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Adirondack Wellness Center without Walls

May 20, 2014 - Ernest Hohmeyer
It was a powerful meeting.

Comments from speakers, panelists and participants were sincere, provocative and challenging.

Overall, though, perhaps because we could see new life finally arriving in our Adirondack spring, there was the overall powerful sense that we need to work – and grow - together.

But that wasn’t what was most revealing. Like the fascination of the new buds of nature everywhere around us, it was the need to do so – in a new way.

An Adirondack Wellness Center without Walls concept was sprouted.

Where all of this will go will be interesting.

Over 100 businesses, organizations and community groups expressed an interest in the Adirondack Wellness Summit. More than 75 participated.

You and I?

What is an “Adirondack Wellness Center without Walls”?

As I write, it is being defined by the group of attendees.

Here is the general concept: The“New Wellness” is you and I.

Camille Hoheb, CEO of Wellness Tourism World-wide (web site) and keynote speaker quickly defined what is not. It is not just “spa vacations” or “clinical” wellness; it is also about what we are here in the “healing woods.”

“New Wellness”

“Research shows time in nature impact mood and health” Ms. Hoheb stated reaffirming the role of our many recreational opportunities. “Cultural assets such as visual arts, theater and music are also important to leading a balanced life, social engagement and life enjoyment. Wellness is mufti-dimensional and the Adirondacks have much to offer.”

It is not just visitor travel. Ms. Hoheb provided examples of other types of wellness activities including working with veterans, tackling the rising problem of obesity, re-connecting families and perhaps the biggest one: reducing stress.

Too Small?

Any discussion on taking advantage of economic opportunities in the Adirondacks always runs smack into the limited resources of our small businesses and community organizations.

This was no different.

“Without Walls”?

How would we go about working together was the final workshop of the Adirondack Wellness Summit.

Needs included: • Individual organizations would not have the resources to offer the diversity of services • Financial and personnel resources were limited

Opportunities: • To “package” diverse resources.” • Wellness business assistance network • Build shoulder season activities • Reach “new wellness” markets

Many ideas of a potential “Adirondack Wellness Center without Walls” were presented and I am sure you will hear more about them.

An Example hits Home

The intent though was perhaps best symbolized by the example put forth by one of the panelists, Jordanna Mallach, Program Coordinator Homeward Bound Adirondacks. Ms. Mallach urged the group to “understand our clientele” and talked about how difficult it could be to reach the targeted military audience at Fort Drum for example, as many perceived our area to be “high end." There were opportunities to increase the awareness of all that we have to offer, if collectively we could send that message.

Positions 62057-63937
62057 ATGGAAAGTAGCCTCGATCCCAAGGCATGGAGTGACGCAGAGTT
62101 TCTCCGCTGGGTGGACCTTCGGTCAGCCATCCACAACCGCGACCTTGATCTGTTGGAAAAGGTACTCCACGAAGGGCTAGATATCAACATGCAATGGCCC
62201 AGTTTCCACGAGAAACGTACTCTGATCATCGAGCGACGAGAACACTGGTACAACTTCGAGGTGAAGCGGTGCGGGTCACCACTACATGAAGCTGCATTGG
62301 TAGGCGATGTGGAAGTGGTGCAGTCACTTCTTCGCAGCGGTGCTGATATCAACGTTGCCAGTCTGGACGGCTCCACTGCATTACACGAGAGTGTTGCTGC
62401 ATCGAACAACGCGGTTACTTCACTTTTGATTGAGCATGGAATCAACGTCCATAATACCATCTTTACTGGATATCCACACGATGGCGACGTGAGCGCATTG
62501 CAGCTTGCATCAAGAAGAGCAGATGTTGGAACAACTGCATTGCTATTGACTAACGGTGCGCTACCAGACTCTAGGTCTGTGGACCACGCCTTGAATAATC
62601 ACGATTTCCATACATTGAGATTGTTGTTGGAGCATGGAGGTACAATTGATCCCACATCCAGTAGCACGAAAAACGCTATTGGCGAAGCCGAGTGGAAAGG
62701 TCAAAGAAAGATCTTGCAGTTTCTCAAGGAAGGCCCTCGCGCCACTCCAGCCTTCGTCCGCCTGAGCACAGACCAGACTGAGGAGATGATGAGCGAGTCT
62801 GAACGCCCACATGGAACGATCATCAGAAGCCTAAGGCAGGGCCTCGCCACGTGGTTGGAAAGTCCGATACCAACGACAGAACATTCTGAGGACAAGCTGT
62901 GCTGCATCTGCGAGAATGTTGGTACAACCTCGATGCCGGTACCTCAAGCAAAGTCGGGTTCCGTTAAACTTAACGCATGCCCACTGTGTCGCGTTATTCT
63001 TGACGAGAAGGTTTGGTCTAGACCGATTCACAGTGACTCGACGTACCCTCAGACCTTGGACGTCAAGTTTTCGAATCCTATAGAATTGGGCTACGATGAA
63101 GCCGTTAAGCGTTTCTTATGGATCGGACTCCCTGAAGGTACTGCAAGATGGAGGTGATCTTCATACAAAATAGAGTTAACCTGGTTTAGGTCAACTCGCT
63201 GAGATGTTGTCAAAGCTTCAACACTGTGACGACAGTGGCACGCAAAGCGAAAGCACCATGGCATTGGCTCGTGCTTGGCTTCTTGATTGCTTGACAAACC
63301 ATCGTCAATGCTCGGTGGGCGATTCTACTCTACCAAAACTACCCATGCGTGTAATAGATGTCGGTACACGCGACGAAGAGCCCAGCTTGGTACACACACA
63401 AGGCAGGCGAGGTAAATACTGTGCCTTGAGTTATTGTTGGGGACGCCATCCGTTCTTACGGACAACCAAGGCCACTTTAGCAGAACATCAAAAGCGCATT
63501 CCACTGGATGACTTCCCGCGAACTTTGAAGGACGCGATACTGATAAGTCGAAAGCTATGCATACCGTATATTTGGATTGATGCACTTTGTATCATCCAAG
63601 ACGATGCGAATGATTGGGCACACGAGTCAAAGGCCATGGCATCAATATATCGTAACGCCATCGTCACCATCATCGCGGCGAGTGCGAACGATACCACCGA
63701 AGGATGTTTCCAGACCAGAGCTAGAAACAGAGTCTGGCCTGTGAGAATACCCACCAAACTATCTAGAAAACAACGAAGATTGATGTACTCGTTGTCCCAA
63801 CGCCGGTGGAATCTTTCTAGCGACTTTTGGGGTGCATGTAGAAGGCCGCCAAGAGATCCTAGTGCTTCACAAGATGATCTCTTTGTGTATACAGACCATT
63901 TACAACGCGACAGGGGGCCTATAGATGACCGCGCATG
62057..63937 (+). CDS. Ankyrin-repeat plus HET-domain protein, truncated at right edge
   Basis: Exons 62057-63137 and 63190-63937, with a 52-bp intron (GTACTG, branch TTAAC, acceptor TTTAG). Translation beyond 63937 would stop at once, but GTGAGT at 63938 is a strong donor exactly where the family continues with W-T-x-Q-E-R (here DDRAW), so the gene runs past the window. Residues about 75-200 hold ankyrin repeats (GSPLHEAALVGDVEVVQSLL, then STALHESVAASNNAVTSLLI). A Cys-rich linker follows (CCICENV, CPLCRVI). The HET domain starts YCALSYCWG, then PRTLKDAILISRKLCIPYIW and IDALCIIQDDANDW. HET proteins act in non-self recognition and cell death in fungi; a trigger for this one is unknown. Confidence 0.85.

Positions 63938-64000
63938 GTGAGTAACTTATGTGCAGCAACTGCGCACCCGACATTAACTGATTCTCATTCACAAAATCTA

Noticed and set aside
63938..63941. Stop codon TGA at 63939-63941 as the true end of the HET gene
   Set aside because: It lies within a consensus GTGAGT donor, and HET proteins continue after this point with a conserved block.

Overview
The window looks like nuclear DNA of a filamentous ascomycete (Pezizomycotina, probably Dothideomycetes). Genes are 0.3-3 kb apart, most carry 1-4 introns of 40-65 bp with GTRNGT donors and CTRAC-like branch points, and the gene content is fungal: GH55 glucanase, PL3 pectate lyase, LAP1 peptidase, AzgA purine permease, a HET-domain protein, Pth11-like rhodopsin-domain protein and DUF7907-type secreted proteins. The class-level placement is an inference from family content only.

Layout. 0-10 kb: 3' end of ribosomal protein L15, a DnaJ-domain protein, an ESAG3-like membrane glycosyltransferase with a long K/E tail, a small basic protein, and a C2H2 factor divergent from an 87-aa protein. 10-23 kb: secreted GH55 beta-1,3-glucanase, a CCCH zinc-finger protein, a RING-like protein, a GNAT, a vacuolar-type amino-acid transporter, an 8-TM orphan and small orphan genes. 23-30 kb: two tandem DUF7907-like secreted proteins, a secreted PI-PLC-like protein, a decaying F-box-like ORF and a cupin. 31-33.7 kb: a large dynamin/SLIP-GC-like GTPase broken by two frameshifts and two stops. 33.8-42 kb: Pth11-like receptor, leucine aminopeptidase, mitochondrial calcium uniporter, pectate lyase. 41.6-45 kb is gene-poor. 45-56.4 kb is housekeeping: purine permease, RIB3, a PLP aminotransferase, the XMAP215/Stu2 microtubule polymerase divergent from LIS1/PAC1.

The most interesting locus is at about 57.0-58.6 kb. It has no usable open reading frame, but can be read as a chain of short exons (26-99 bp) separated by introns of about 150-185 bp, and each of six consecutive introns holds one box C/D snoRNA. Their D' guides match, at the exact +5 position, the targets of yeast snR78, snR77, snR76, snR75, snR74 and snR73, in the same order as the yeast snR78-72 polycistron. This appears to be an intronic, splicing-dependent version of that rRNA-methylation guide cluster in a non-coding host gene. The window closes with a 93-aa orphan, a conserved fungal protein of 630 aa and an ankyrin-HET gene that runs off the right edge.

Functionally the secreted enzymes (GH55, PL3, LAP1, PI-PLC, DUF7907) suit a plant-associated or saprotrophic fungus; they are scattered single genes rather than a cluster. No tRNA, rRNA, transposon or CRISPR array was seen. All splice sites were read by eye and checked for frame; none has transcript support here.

Are You Prepared?

The day began with a workshop on “Are You Prepared for the New Wellness Growth.” Many of the new programs looking at how to improve your business are going beyond the traditional “X’s & O’s.” Some I have blogged about previously here including the series in April on “New Business and Community” models and the work of Google’s “Search Inside Yourself Leadership Institute” and the Presencing Institute which arose at MIT, among others.

At this workshop, panelists from Adirondack Bank, the Adirondack Economic Development Corporation and NBT Bank talked about the importance of including personal wellness and a healthy attitude in business success. They provided great tips and resources.

We as a Wellness Destination?

At the following workshop “The Adirondacks as a Wellness Destination” Johnna MacDougall, representing North Country Community College expressed the need, which was also “an opportunity,” for the region to develop its own “wellness brand.” A wellness practitioner, Joe Dockery of Dockery Chiropractic passionately discussed the need to understand what wellness is and isn’t.

Wellness has been a huge part of our history. It is a growing trend. As Ms. Hoheb noted “Everybody wants to feel healthy and vibrant.”

A Perfect Fit?

We have all the tools and the resources to make wellness a key component of our region’s future. Our environment, unique culture compliments this new economic trend. More importantly, we have a business and community infrastructure already in place between our health organizations, wellness practitioners, outdoor recreation companies, a strong presence in the arts and local culture.

The new wellness is not dominated by any one industry unlike tourism. It also offers non-weather dependent and shoulder season opportunities.

Further, we don’t need to make a huge capital investment to get started.

Others Welcomed

What it may require though is a new way to work together to take advantage of these new wellness opportunities. Participants, enthusiastically, appeared ready to do so.

You can too.


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